Helianthus annuus ssp. lenticularis
Family: Asteraceae (A Utah Flora – Compositae) – Sunflower Family
Annual herbs; stems 11.8” to 13.1' (3 to 40 dm) tall
Leaves: opposite below; alternate above; simple; 1.2” to 1.3' (3 to 40 cm) long, 0.8” to 1.3' (2 to 40 cm) wide; has hairs
Flowers: yellow ray flowers; disks 0.8” to 2” (2 to 5 cm) wide or more; disk corolla lobes purplish red or rarely yellow; perfect; flower head appears to be a single flower, but is composed of several flowers (a composite)
Pollinators: bees and flies
Fruits: achene – 1 seeded with hard shell
Blooms in Arches National Park: April, May, June, July, August, September, October, early November
Habitat in Arches National Park: riparian, desert shrub, grassland and pinyon-juniper communities
Other: The genus name, “Helianthus”, is derived from the Greek words “helios” , which means "sun" and “anthos” which means "flower" and refers to the flower's habit of turning with the sun. The species name, “annuus”, means “annual”; the subspecies name, “lenticularis”, means “lens-shaped”.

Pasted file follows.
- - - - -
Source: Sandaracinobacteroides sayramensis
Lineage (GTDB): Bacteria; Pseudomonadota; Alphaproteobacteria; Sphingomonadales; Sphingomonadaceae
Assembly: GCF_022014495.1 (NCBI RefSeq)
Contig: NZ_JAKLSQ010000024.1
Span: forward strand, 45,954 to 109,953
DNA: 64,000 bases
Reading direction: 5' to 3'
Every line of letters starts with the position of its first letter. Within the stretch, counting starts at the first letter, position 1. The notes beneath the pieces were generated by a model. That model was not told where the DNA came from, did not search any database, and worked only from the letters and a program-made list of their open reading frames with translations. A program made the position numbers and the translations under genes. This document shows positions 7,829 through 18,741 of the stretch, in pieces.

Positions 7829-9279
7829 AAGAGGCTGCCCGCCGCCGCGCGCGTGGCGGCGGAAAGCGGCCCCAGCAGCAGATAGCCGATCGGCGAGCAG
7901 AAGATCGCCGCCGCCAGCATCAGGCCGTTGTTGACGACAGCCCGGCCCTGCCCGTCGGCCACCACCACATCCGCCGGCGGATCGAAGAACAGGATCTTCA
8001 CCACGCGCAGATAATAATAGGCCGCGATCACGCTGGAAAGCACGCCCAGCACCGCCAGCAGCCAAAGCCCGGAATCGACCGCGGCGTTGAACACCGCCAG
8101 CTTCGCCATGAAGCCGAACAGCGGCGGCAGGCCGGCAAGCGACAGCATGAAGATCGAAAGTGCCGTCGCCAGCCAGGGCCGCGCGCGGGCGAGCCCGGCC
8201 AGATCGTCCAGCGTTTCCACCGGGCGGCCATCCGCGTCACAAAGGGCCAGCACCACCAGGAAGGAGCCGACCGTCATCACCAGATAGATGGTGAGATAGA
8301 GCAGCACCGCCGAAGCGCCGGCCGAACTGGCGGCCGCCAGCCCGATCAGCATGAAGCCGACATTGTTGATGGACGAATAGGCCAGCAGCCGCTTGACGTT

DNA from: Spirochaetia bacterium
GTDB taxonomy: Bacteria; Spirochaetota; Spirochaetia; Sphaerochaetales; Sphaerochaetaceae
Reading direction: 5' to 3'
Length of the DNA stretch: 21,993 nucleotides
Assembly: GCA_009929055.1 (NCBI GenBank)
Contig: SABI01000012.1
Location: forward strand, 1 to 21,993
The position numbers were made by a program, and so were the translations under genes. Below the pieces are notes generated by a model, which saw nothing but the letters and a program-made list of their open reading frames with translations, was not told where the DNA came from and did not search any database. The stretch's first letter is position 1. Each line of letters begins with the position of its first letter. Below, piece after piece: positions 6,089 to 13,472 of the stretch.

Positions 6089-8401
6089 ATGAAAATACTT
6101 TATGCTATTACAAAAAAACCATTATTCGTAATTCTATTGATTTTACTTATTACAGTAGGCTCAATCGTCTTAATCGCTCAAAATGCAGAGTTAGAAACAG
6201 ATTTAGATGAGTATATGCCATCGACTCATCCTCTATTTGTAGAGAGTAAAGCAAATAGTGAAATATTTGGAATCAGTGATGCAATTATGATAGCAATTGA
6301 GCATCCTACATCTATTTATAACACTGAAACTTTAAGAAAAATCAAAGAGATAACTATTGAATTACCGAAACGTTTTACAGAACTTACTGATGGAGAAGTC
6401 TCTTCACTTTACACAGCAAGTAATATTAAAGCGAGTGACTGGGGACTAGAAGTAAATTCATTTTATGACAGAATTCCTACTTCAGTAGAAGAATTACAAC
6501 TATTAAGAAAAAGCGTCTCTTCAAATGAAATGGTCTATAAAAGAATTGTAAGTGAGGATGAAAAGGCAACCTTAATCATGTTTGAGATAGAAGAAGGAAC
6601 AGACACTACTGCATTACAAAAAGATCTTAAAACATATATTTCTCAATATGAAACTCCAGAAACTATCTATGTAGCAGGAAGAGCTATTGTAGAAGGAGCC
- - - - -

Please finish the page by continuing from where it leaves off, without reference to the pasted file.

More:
This family is the most advanced and complex of the dicots. The family is rich in oils and resins and is found in every part of the world, but is infrequent in the tropical rainforest. Aquatic or semi-aquatic species are also uncommon.
Last updated: February 24, 2015